Montana Gov. Steve Bullock, who brought a unique perspective to the presidential race as a red-state Democrat from the Rocky Mountain West but never emerged as a serious contender, abruptly ended on Monday his quest for the White House.
“Today, I am suspending my campaign to become the Democratic Party’s nominee for President,” Bullock said in a written statement. “While there were many obstacles we could not have anticipated when entering this race, it has become clear that in this moment, I won’t be able to break through to the top tier of this still-crowded field of candidates.”
He once again ruled out a run for U.S. Senate.
Bullock, 53, stood out among Democratic contestants as not just a relative moderate but a popular and effective governor in a state President Donald Trump won by more than 20 percentage points. Working with a Republican-run Legislature, Bullock extended healthcare insurance to tens of thousands of residents and limited the influence of anonymous campaign donors to help make Montana’s elections more transparent.
He offered his record as a model of how to govern — reaching across the political aisle in a bipartisan manner — and for how Democrats could win back the White House, suggesting the party needed to hew more toward the political center and not lose sight of rural America and its values.
“As I stood there on the debate stage last week and listened to the next night, I saw (Trump’s) reelection become more likely with each passing minute,” Bullock said after July’s twin presidential debates, citing calls for ending private health insurance, extending medical coverage to undocumented immigrants and decriminalizing illegal entry into the U.S.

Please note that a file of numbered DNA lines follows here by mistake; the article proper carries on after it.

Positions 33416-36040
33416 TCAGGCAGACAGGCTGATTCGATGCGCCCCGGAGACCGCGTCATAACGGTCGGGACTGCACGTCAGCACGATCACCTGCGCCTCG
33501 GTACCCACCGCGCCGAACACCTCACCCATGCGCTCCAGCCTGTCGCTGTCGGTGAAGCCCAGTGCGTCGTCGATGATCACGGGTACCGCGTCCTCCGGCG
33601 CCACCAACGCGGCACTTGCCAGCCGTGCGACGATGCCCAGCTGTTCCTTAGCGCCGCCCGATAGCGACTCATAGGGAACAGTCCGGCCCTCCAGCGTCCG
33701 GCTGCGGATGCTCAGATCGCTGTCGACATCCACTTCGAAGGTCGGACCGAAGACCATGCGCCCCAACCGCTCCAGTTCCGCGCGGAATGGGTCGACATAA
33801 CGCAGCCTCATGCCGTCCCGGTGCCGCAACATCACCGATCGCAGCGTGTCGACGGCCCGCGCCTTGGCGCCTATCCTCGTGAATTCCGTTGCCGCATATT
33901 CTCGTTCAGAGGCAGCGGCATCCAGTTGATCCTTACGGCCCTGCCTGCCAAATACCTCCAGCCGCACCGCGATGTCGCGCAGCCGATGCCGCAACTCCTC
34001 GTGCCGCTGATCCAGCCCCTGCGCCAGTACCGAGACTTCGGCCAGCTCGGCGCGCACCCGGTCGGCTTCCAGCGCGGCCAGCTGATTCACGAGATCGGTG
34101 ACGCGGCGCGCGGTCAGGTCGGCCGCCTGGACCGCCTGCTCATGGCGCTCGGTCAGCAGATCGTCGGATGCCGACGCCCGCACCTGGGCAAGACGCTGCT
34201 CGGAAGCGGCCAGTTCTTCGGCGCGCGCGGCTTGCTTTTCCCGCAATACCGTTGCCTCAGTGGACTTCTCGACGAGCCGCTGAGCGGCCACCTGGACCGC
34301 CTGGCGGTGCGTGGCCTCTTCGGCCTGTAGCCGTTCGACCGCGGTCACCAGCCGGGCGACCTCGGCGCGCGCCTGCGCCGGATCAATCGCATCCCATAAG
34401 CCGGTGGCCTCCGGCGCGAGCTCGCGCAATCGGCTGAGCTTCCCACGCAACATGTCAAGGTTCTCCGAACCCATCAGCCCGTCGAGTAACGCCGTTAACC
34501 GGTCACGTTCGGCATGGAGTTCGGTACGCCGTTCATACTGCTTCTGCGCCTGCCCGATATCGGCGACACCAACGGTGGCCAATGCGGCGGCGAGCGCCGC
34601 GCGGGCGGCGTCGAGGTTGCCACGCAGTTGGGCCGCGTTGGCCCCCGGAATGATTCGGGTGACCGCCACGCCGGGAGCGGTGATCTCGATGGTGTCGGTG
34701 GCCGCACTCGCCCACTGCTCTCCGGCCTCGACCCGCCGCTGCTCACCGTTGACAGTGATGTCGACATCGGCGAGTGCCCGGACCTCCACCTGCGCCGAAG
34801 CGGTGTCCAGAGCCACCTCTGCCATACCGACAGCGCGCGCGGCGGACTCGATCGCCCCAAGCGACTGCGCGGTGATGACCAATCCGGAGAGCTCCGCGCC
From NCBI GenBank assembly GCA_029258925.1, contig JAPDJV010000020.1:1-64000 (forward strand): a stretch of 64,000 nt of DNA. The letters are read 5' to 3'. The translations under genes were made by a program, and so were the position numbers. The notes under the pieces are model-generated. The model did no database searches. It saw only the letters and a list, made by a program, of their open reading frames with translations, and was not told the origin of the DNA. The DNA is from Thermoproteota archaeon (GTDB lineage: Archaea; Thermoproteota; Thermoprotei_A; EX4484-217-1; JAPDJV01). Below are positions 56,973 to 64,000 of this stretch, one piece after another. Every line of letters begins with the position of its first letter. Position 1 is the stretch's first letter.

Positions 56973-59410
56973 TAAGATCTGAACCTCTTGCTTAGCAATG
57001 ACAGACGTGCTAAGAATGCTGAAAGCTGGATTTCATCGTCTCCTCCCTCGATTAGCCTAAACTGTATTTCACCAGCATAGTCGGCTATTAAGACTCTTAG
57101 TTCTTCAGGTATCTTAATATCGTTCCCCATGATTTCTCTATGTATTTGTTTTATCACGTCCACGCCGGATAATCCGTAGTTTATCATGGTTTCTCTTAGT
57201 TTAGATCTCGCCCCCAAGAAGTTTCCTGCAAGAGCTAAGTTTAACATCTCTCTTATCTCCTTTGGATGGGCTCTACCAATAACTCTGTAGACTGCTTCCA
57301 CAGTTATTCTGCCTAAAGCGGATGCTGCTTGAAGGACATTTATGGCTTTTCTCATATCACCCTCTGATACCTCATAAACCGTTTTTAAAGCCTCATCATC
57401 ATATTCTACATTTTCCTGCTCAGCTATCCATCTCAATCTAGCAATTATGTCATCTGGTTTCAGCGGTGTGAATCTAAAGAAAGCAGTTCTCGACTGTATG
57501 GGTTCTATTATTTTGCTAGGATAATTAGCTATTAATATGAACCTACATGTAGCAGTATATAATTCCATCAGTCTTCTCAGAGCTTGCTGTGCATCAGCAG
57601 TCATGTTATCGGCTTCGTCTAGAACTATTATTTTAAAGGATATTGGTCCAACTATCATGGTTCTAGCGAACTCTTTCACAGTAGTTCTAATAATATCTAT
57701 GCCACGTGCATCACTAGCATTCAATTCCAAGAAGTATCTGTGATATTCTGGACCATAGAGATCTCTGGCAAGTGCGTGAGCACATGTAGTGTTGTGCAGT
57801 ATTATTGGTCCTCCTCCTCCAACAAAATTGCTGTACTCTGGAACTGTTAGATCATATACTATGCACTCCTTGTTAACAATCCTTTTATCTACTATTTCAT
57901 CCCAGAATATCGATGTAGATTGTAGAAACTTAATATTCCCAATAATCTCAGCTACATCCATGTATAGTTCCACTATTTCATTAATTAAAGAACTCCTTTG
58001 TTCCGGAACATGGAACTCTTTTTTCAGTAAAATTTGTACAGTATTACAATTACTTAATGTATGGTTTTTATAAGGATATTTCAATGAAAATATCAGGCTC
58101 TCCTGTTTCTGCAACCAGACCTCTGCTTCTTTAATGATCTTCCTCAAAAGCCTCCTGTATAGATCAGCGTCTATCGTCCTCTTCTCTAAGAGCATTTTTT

Medicare for all, the signature proposal of Vermont Sen. Bernie Sanders that others embraced, may “sell in Burlington,” Bullock said of Sanders’ hometown. “It won’t sell in Billings.”
Bullock’s appearance on July’s debate stage was the only one he managed under rules set by the Democratic National Committee, and he spent much of his campaign deriding the DNC and its criteria.
“I think the DNC rules were well-intentioned, but what it really has done is allowed a billionaire to buy a spot on the debate stage,” he said after Tom Steyer qualified for an October debate that excluded Bullock, among several others.
The affable and accessible campaign style that Bullock honed in Montana, where residents come to know their politicians on a first-name basis, served him well in personal interactions in Iowa, where voters expect the same kind of one-on-one attention. His favorable reception failed, however, to translate into broader support; Bullock registered hardly a blink in state and national polls.
He entered the contest relatively late — in May, after the Legislature finished its every-other-year session — and by then was one of two dozen contestants elbowing for attention.
Through a spokeswoman, Bullock reiterated his decision not to run for Senate in 2020. National Democrats have tried to coax the governor, whose term expires in January 2021, into the race, believing him to be the strongest and perhaps only competitive candidate against freshman GOP incumbent Steve Daines, who is seeking reelection in 2020.
“Governor Bullock will continue to faithfully and effectively serve the people of Montana as their Governor,” said Galia Slayen, Bullock’s spokeswoman, in a statement. “While he plans to work hard to elect Democrats in the state and across the country in 2020, it will be in his capacity as a Governor and a senior voice in the Democratic Party — not as a candidate for US Senate.”
Bullock has been emphatic in ruling out a Senate bid, saying the job did not match his skill set and was not something he would enjoy.